Republished on Monday, 31st October 2016: We're bringing this article back from the archives to celebrate Hallowe'en today. The original text follows.
Originally published on Monday, 27th October 2014: My first taste of survival horror came courtesy of Trip Hawkins' ill-fated 3DO. Our family gaming room was one of approximately six around the UK to play host to the Panasonic edition of the so-called Interactive Multiplayer, and we had a copy of the original Alone in the Dark lying around. I remember being fascinated by Edward Carnaby's adventure, but aside from admiring the polygonal presentation, I didn't have a clue what I was supposed to do. As such, my younger self promptly returned to the less frustrating embraces of The Horde and Theme Park.
As the years passed, I did eventually grow to appreciate fearsome franchises such as Resident Evil and Silent Hill, but I always felt that these titles had an obtuseness to them that put me off. As such, it was the more instantly gratifying games like Syphon Filter, Tony Hawk, and Tekken that largely occupied my PSone playing time. Despite this, I always harboured a desire for a horror game that I could actually enjoy, but doubted that it could ever be done – after all, ambiguity and a massive sense of mortality was essential to many of the spooky titles of the time.
Shinji Mikami proved me wrong. Originally part of the Capcom Five, I was secretly delighted when Resident Evil 4 shed its GameCube exclusive origins shortly before release, and shuffled onto the PlayStation 2. Reading about the game in magazines, it sounded like the type of title that I'd always wanted: tense, terrifying, and totally playable. More to the point, I was thrilled that the Japanese developer had opted to return to the drawing board, after Hideki Kamiya's “super cool" series reboot emerged as its own brand, Devil May Cry.
Despite that, I distinctly remember being somewhat disappointed with the Leon S. Kennedy starring sequel when I did eventually get my hands on it. The game had style in spades, for sure, but battles against sea monsters and chainsaw wielding villagers didn't quite provide the white knuckle experience that I was yearning for. Fortunately, that moment came about two hours into the game, not long after I'd recovered the mouthy subject of my mission, Ashley Graham. And it was in a non-descript cabin with the wavy haired Luis Sera that I realised survival horror had been redefined.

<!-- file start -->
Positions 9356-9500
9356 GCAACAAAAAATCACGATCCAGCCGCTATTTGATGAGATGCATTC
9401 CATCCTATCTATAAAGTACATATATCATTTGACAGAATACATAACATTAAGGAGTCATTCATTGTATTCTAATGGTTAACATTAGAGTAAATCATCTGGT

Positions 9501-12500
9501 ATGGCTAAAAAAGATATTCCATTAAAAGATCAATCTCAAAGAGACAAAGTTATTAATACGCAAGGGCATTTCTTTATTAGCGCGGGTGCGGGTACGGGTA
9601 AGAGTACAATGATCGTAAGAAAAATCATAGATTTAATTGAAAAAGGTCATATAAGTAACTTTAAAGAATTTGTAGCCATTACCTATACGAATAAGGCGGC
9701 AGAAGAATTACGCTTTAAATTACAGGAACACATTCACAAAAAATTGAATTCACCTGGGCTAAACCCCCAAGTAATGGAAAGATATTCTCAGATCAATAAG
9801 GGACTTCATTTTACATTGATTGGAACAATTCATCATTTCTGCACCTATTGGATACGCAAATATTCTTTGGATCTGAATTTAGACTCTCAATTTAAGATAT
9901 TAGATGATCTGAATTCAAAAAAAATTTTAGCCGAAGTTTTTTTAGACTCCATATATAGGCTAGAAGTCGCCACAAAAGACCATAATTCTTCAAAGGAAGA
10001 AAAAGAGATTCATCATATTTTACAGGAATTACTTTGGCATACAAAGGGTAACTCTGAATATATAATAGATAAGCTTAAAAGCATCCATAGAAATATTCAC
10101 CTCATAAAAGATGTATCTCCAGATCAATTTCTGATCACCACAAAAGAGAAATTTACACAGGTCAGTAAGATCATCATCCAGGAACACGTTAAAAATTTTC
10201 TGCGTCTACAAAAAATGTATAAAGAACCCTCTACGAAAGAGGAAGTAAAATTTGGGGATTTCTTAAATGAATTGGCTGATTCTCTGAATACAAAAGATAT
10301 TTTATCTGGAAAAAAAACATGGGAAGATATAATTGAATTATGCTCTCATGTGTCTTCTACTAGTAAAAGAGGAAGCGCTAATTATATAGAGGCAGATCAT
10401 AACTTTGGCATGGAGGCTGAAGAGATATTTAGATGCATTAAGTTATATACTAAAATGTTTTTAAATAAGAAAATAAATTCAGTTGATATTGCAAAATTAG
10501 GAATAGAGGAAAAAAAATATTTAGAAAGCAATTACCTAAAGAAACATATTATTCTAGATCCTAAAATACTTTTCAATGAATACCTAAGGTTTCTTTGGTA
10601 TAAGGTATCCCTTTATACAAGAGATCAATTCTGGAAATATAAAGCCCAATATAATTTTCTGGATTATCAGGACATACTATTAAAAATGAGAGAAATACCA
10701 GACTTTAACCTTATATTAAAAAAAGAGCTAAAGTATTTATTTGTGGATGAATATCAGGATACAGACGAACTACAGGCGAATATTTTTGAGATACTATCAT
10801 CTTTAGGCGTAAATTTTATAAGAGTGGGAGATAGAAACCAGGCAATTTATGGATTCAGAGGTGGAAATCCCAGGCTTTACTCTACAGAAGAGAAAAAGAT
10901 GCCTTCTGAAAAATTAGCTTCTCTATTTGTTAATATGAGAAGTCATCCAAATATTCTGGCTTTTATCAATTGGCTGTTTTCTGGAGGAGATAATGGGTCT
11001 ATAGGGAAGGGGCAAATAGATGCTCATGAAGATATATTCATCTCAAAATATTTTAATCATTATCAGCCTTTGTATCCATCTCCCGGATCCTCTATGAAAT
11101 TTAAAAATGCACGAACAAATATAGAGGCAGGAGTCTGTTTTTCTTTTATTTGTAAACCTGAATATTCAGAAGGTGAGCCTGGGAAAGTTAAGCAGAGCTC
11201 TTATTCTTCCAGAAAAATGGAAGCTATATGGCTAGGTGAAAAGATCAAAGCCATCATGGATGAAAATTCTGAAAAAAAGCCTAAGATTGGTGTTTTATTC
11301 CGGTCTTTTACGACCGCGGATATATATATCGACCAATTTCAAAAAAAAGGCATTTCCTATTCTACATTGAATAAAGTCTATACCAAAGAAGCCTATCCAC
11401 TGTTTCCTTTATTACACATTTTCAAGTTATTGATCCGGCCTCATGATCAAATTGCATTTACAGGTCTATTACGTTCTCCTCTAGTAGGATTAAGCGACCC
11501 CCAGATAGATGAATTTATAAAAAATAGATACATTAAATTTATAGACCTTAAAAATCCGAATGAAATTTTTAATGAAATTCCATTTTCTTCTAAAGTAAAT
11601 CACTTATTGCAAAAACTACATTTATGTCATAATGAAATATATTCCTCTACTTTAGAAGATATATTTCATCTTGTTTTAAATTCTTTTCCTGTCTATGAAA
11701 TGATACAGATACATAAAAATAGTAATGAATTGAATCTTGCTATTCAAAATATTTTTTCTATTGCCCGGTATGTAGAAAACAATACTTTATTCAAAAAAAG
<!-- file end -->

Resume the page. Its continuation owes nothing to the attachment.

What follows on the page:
This sequence remains one of the greatest pieces of game design of all time. By this point, the title's given you plenty of opportunity to familiarise yourself with the over-the-shoulder combat mechanic, and it suspects that you've probably fallen into a routine. Indeed, in the open spaces of the village environments it was easy to turn on your heels, run, and pick off your prey without too much trouble – but then the release literally slams the door on this technique, and forces you to adapt on the fly.
And you really do have to act fast. Book cases can be used as temporary barricades, while you scavenge for supplies around the tiny room. However, no sooner than you've trotted upstairs to collect an incendiary grenade will the Los Ganados be looking to rip off your head. The thing that makes this sequence so brilliant is that it really makes you panic, while empowering you at the same time. You'll find yourself taking potshots at one window, and dropping stun grenades in front of the other – all in an instinctive blitz of gameplay bliss.
And it doesn't end there. The undead will deploy ladders and attack from above, so you'll need to carve a path through to the stairs and try to cut off their entry points. It's a five minute fight, but it feels like an hour, as you run low on ammunition and struggle to keep the enemy at bay. But the gruelling sequence's real brilliance is that it's an active encounter: you're on the back foot, without a doubt, but other than your limited munitions, you're fully capable of coping with the decomposing problem. The sense of terror, then, comes from the sheer scale of the threat that you must face.
It's a technique that's been used in subsequent survival horror games, too: the original Dead Space was at its brutal best when it forced you to use stasis to take on Necromorphs from all different directions, while The Last of Us is packed with moments where you're up against impossible odds. For me, these all prove that survival horror doesn't have to leave you frustratingly underpowered in order to be effective – in fact, I'd argue that the terror is most potent when you think that you can cope...but only end up doing so by the skin of your teeth.
Do you have fond memories of the cabin sequence in Resident Evil 4, and do you agree that it ushered a new era of survival horror? Be a purist in the comments section below.